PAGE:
The El Farolito saga set off intense debate over S.F.’s rules on chain stores. Here’s how critics want to see them changed – San Francisco Chronicle

Home-grown restaurant El Farolito’s denial by the city to set up shop in the North Beach neighborhood has some thinking if formula retail laws are hurting smaller businesses instead of big chains. The restaurant is shown in a 2019 file photo.
When San Francisco officials rejected beloved homegrown taqueria El Farolito’s plan to set up shop in North Beach, citing the area’s ban on chain stores, it set off an intense debate around “formula retail” laws in San Francisco. Critics asked if the laws intended to keep big chains out of neighborhoods, are hurting, rather than helping, local and fast-growing small businesses.
A business, retail or restaurant that has more than 11 locations worldwide is considered a chain in San Francisco, even if it’s a locally grown small business rather than a multinational corporation with hundreds of outlets. Rules around chain stores vary by neighborhood. Most require a special permit for chains to open while three ban them altogether and several others have a partial ban, which only targets chain restaurants. El Farolito, which has 11 locations, wanted to open in one of the neighborhoods with a ban.
“Despite its noble intentions, the laws have never really done what they set out to do,” said Pamela Mendelsohn, a realtor with San Francisco-based Maven Commercial, a retail-focused real estate firm. “In some cases it’s kept out big chains, yes, but it’s also pushed out small local businesses simply because they have more than 11 locations. That’s not right.”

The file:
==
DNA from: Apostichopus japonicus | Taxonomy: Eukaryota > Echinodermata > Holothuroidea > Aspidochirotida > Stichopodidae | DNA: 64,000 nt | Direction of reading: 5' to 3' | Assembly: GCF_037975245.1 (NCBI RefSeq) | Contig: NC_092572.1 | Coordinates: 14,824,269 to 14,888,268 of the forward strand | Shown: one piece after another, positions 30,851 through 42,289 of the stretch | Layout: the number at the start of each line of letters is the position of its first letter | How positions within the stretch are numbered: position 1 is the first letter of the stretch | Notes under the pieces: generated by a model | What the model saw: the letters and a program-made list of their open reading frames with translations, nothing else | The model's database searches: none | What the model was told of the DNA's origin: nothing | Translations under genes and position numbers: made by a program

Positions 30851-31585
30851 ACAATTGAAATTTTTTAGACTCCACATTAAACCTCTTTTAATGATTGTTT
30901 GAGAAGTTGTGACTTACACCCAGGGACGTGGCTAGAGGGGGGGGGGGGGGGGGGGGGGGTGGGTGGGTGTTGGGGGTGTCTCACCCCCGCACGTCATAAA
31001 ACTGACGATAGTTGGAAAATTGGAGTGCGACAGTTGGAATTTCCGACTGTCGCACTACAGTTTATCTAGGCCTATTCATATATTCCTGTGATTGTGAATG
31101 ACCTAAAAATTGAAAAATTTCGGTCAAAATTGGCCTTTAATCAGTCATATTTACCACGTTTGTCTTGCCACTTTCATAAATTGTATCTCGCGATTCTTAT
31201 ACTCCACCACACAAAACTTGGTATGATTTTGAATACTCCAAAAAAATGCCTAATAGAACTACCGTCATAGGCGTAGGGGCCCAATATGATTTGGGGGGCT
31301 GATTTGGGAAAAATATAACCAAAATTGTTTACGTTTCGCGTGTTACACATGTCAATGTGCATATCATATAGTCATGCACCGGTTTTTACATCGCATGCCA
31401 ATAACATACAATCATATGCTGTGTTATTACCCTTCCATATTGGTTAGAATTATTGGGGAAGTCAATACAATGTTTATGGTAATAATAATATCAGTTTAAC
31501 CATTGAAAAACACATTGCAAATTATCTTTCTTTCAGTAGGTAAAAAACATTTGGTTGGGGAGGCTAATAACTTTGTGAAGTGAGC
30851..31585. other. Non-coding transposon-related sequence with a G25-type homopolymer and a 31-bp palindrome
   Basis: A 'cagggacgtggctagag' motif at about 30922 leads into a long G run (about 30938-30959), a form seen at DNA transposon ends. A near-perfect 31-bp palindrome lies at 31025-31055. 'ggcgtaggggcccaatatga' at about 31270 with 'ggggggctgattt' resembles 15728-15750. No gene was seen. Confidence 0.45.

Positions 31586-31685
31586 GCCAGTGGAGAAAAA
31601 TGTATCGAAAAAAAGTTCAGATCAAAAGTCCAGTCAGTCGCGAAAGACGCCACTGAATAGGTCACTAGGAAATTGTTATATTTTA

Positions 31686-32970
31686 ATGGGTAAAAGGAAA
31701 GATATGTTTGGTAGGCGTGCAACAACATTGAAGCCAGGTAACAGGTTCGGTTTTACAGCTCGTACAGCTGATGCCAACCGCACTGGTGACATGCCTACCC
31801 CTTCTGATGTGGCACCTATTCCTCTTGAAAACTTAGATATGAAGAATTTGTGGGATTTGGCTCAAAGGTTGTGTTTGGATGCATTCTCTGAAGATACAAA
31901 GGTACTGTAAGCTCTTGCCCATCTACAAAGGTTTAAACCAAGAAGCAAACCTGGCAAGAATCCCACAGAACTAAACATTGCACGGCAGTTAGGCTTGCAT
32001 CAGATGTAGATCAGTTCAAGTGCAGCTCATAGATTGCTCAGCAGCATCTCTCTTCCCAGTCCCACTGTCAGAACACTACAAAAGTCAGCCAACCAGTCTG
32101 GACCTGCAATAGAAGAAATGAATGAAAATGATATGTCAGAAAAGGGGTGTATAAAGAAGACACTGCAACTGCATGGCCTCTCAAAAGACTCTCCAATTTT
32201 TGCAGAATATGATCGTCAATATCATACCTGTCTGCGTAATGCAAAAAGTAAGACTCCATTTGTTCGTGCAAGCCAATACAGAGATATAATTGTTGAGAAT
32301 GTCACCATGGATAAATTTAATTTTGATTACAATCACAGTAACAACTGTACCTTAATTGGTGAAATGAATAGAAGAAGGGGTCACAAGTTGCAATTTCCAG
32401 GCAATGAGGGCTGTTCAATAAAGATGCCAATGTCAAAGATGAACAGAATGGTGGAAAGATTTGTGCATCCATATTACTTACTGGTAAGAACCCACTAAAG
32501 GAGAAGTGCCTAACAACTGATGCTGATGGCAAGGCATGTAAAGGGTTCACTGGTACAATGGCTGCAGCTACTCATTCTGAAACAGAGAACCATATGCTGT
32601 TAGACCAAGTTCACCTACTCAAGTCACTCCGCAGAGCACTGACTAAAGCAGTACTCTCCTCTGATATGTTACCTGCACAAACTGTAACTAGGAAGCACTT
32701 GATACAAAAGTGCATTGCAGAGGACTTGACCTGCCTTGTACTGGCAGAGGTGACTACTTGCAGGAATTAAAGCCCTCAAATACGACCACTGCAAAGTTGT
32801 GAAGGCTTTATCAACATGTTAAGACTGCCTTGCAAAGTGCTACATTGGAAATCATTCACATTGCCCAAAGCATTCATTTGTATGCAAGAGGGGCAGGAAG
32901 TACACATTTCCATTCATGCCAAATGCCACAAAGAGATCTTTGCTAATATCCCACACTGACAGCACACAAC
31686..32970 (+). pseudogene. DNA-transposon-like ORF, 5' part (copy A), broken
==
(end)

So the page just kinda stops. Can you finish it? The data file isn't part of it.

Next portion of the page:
The question of whether chain laws are ripe for rethinking is particularly urgent now, as San Francisco small businesses struggle due to the pandemic and many commercial corridor deal with a glut of empty storefronts, critics of the law argue. They say local businesses with more than 11 locations could help fill those vacant spots. But proponents of the laws say banning chains preserves a retail corridor’s character by favoring small, local businesses.
Except for downtown and Union Square, all chain stores and restaurants are required to go through what can be long, expensive and complicated permitting before they can open a location in the city. But North Beach, Hayes Valley and Chinatown ban them completely. At least four neighborhoods —including Upper Fillmore, Central SoMa, Taraval Street and the Mission District — do not allow chain restaurants.
When considering what is a chain, San Francisco takes into account whether standard looks apply to merchandise, facades, color schemes, signage, worker dress and decor. Stores with a recognizable “look” — like a Rite Aid, Whole Foods or Macy’s — constitute a chain.